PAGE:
BTW, is this Bengazi thing going to bleed on? The whole scam that Rice either said it was just a demonstration, or that her actually more developed description deviated from the CIA briefing, is false:
    a href="http://www.dailykos.com/story/2012/11/16/1162248/-McCain-s-Rice-rage-would-be-better-directed-at-the-CIA">Kos on [Grumpy McBlame] versus Susan Rice, not to be confused of course with Condi Rice who put forth truly egregious intel errors and paid no price from right-wingers, indeed floated as POTUS option...]

    Note well, copied from there:

    ----------------------------------------------------
    Here's what Rice said:
    ----------------------------------------------------
    ...we'll want to see the results of that investigation to draw any definitive conclusions. But based on the best information we have to date, what our assessment is as of the present is in fact what began spontaneously in Benghazi as a reaction to what had transpired some hours earlier in Cairo where, of course, as you know, there was a violent protest outside of our embassy—

    BOB SCHIEFFER: Mm-Hm.

    SUSAN RICE: —sparked by this hateful video. But soon after that spontaneous protest began outside of our consulate in Benghazi, we believe that it looks like extremist elements, individuals, joined in that—in that effort with heavy weapons of the sort that are, unfortunately, readily now available in Libya post-revolution. And that it spun from there into something much, much more violent.
    ----------------------------------------------------
    And here's what the CIA's talking points for Rice said:
    ----------------------------------------------------
    "The currently available information suggests that the demonstrations in Benghazi were spontaneously inspired by the protests at the US Embassy in Cairo and evolved into a direct assault against the US diplomatic post in Benghazi and subsequently its annex. There are indications that extremists participated in the violent demonstrations.
    ----------------------------------------------------
    Kinda similar, no?
    ---------------------

    Sure, maybe there weren't even much in the way of "spontanous demonstrations" at all, but can anyone imagine that no one involved wasn't at least also aggravated by that execrable film - BTW why isn't there more investigation of *that* fishy as hell little snotball - even if also having the 9/11 anni. in mind or whatever. And BTW McCain, didn't you realize, as S. Rice said, that after a big broad-based civil war, many young fellows *would* have RPGs etc "lying around" - well?

    "Fine minds make fine distinctions."


  • T2 on November 16, 2012 5:10 PM:

    as noted, the connection between the Evangelical Conservatives and the Republican mass is too closely linked to, well, de-link. The GOPers saying "we've got the right message, but the wrong messenger" are completely wrong. Whether they know it or don't, whether they'll admit if they do know it, or not, is really not at issue. Conservative Republicans, made up of racists and Evangelicals for the most part, are WRONG. They are wrong on cultural issues, wrong on foreign policy issues, wrong on financial/monetary issues, wrong on environmental issues and pretty much any other issue you can name. WRONG. It's in the history book, they've been wrong for a long time. And America is not letting that 23% of wrong people run the country any more. plain and simple.

  • T2 on November 16, 2012 5:18 PM:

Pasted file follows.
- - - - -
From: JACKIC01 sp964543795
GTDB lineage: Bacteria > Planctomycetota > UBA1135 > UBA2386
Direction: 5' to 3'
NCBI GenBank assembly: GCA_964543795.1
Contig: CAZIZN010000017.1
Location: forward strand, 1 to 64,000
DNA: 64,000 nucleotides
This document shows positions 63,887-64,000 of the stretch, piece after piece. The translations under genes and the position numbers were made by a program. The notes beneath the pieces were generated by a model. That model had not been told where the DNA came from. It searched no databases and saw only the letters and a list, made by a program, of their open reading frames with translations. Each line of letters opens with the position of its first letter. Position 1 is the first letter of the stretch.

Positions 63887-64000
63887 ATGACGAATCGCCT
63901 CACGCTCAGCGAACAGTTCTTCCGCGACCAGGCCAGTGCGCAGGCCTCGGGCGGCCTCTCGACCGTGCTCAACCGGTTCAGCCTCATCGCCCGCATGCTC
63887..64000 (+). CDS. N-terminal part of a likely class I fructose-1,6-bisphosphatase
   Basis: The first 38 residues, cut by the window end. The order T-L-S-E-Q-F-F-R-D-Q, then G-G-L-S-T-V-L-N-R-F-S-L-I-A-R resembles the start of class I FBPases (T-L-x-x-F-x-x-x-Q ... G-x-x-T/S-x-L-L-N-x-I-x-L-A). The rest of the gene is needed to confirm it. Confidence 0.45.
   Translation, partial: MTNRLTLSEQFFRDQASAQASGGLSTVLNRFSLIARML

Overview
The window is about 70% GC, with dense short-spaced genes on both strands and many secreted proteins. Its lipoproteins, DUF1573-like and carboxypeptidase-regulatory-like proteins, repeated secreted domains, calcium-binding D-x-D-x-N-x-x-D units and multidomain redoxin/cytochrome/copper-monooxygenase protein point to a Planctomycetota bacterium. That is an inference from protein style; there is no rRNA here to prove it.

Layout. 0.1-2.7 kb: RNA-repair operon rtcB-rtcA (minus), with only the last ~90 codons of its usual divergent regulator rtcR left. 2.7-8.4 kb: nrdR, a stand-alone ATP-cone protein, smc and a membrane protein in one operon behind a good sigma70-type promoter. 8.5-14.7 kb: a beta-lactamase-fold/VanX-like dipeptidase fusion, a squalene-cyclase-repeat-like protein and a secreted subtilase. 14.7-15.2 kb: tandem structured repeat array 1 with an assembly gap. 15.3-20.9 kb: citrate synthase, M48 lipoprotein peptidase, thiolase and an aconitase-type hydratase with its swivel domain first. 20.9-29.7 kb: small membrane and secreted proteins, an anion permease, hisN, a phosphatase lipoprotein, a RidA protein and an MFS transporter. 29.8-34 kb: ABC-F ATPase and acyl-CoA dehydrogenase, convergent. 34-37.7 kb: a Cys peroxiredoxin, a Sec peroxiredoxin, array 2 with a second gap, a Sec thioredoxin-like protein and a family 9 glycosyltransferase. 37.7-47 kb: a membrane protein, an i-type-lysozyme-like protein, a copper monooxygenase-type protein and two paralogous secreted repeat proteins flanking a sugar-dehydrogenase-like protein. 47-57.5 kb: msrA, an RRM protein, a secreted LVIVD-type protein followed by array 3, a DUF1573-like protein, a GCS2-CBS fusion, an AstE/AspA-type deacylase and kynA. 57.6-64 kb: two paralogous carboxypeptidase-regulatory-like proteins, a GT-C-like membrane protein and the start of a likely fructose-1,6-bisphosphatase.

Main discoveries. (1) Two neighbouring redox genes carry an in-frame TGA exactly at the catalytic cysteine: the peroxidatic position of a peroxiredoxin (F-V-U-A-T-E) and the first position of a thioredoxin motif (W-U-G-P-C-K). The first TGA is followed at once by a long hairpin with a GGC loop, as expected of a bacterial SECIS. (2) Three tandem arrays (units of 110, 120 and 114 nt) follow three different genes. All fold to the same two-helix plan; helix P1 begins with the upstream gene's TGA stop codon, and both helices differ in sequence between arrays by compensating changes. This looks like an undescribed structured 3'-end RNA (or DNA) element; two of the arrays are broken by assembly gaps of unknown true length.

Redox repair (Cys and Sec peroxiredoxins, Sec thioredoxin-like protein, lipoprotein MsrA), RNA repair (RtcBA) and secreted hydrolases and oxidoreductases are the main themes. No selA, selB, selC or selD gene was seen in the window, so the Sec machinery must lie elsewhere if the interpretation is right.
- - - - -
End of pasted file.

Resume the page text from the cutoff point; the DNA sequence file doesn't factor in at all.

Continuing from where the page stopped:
and as proof of my comments above - long time hard Right Rep Brian Bilbray (R-CA) of San Diego has LOST his seat to a Dem, joining long time hard Right Rep Dan Lundgren (R-CA) on the "see ya later" list. Great to have these Conservative blow-hards out of government finally.

  • Tomm Undergod on November 16, 2012 5:47 PM:

    Perhaps I have missed it, but have yet to see a demographic breakdown of the electorate in 2016, with a new crop of young first-timers, a shift in the ranks of old white men (and other geezers) dying off and being replaced by potentially less troglodytic and less neophobic new members of the aged sector of the moochocracy, plus less anti-gay crap, four years more of correcting unequal treatment of women, continued secularization, etc. etc.

    But apart from any such changes, it certainly would be nice to think the remnants of traditional conservatives would have begun to fight back against the native-American Fascists, hardline racist diehards, and general Birch Society takeover. Perhaps Sinjin McSame can take his arterioschlerotic bitterness out of the Sabbath gasbag arena and out of the senate as well.

    Of course, granted how the Dums sell out at every opportunity, they may self-destruct as soon as the current lame duck session....

    Meanwhile, it is a mistake to think all that black bag loot bought nothing; it kept the majority of the populace from electing a majority of representatives. That matters. And it also kept national issues over on the right side of the spectrum. Until we establish the notion that US conservatives are playing on the same enlightened social-welfare playing field as other leading nations, they will continue to try to dismantle the entire apparatus of 20th Century governance as illegitimate, right?

  • Bokonon on November 16, 2012 5:50 PM:

    Which one is worse - that the GOP continues hitting the public over the head with the same top-down, inflexible program, or that they give up on 50 percent of the public, decide that they are hopeless, and just retreat into angry I've-got-mine obstructionism?

    I think BOTH of these are going on.

    Just to give one example, my congressman (a Republican) won't even take calls from people that don't agree with the GOP's party line - his staff will actually interrupt, talk over you, and hang up. And if you send my congressman a letter or e-mail, most of the time you don't get an acknowledgement - unless you are supportive of the GOP. But when you DO hear back, you usually just receive GOP policy boilerplate, and he will dismissively tell you that you are an idiot and your viewpoints are wrong.